I took my first flight in nearly a year and half recently, and it was a surreal experience. On one hand, it felt great to be doing something I used to do pretty regularly pre-COVID. On the other, it didn’t feel the same. With shows such as ASSP in September and NSC Congress in October planning on in-person events, I’m interested to see how many will choose to attend. Personally, I’m a little burnt out on virtual events, however, conferences as we knew them can be crowded and difficult to social distance.
Do you plan on attending an in-person event this year or are you waiting until 2022? I’d love to hear your thoughts.
The most-read article on our website the last couple weeks has been about whether employers should require employees get vaccinated: “The big-ticket question: Can (or should) employers require the COVID-19 vaccine of employees in the workplace?” (https://www.ishn.com/articles/112966-the-big-ticket-question-can-or-should-employers-require-the-covid-19-vaccine-of-employees-in-the-workplace).
Since COVID-19 vaccine distribution began in December 2020, millions of people across the United States have been vaccinated. Still, a large percentage of people remain unvaccinated, which creates challenges for employers. Some are worried that if they do not mandate or encourage the COVID-19 vaccine in their workplaces, employees may invoke the general duty clause under section 5(a)(1) of the Occupational Safety and Health Act (OSH Act) to support a claim that the employer failed to provide a safe and healthy work environment. Now that the vaccine is widely available for adults in most states and many employees are still deciding to forgo the vaccine, employers are grappling with whether to adopt a policy requiring the COVID-19 vaccine. The article goes into detail about what employers should consider when adopting a mandatory vaccine policy, and both legal and practical risks associated with such policies.
On a related note, with the announcement last week that ASSP has opened up registration for their conference in Austin this September, they announced the safety precautions they are taking to ensure everyone who is attending is comfortable. One of the plan requirements is that in-person attendees must provide proof of vaccination or a negative COVID-19 test within 48 hours of the event. I admit I was relieved to read this. I don’t see how an event with hundreds of people interacting and holding meetings could go on without proof of a vaccine or negative test. It also means I won’t be as strict about trying to social distance while walking the expo floor, which helps contribute to a more successful event.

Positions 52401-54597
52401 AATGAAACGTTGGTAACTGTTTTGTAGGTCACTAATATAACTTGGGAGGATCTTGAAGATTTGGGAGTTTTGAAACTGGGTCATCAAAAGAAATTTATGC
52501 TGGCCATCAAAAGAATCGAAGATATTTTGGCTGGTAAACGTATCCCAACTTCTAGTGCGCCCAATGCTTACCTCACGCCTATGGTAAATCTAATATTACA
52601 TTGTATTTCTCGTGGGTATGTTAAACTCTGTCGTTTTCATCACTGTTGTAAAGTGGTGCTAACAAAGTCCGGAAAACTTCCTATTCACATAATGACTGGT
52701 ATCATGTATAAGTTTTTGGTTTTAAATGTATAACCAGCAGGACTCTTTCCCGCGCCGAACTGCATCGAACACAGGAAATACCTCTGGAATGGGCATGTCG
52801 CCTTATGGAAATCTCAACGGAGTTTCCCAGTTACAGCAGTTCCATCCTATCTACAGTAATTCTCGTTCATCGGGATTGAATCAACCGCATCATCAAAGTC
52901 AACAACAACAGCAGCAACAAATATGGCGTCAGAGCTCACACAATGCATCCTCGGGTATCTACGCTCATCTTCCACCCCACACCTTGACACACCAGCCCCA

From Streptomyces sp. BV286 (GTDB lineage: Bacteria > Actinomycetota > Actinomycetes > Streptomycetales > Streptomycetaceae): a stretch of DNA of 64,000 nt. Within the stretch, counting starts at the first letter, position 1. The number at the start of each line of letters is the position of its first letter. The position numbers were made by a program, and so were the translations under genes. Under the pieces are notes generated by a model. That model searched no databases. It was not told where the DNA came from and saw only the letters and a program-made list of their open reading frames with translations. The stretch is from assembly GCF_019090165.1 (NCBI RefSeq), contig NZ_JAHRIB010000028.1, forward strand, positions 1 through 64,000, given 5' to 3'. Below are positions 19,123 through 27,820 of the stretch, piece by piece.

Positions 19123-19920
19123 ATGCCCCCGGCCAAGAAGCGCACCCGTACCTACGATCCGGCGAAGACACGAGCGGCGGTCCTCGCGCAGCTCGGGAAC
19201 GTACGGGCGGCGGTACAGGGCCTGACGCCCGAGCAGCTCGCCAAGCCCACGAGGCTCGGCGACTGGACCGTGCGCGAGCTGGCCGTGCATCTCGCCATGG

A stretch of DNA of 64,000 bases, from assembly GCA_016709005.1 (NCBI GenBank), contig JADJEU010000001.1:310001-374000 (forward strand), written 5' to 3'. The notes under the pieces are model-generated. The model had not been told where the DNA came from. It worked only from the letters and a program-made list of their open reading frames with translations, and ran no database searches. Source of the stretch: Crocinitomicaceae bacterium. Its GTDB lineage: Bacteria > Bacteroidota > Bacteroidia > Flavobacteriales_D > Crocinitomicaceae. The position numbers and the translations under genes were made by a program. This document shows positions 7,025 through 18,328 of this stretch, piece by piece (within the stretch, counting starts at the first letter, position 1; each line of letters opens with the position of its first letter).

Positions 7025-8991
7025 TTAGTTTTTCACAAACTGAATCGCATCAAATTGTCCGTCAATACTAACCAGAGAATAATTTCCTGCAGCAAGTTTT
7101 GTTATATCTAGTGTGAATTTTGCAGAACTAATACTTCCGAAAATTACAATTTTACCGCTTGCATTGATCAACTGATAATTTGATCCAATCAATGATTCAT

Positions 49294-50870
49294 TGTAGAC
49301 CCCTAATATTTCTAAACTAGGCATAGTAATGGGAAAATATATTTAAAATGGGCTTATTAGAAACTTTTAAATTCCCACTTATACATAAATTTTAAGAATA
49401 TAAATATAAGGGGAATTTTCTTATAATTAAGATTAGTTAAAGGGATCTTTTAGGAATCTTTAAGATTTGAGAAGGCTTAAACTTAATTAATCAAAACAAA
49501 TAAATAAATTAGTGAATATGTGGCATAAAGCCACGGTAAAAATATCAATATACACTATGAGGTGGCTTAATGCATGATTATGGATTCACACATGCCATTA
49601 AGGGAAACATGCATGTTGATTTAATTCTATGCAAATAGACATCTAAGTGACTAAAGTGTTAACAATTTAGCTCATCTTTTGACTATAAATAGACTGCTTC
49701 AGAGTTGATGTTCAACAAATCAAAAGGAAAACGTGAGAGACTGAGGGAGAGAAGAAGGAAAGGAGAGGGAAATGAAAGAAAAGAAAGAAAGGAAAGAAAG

ASSP states: “On-site safeguards involve contactless registration, physical distancing, designated entrances and exits, one-direction aisles, seating limits in meeting rooms and frequent cleaning of common areas. ASSP encourages healthy habits such as consistent handwashing and the use of hand sanitizer. The event will host food trucks for outdoor eating in addition to the many restaurants located near the convention center. Under ASSP’s current safety plan, in-person attendees will need to provide proof of vaccination or a negative COVID-19 test within 48 hours of the event. Other protocols include mandatory face coverings at the convention center and main conference hotel, but this may change. ASSP continues to assess public health guidance on masks in large gatherings and will update attendees on all safety and health requirements as the event draws closer.”
How do you feel about these mandates? Do they make you feel safer and/or affect your decision whether or not to attend?
As the country continues opening up, these issues will remain at the forefront of many employers and event organizers.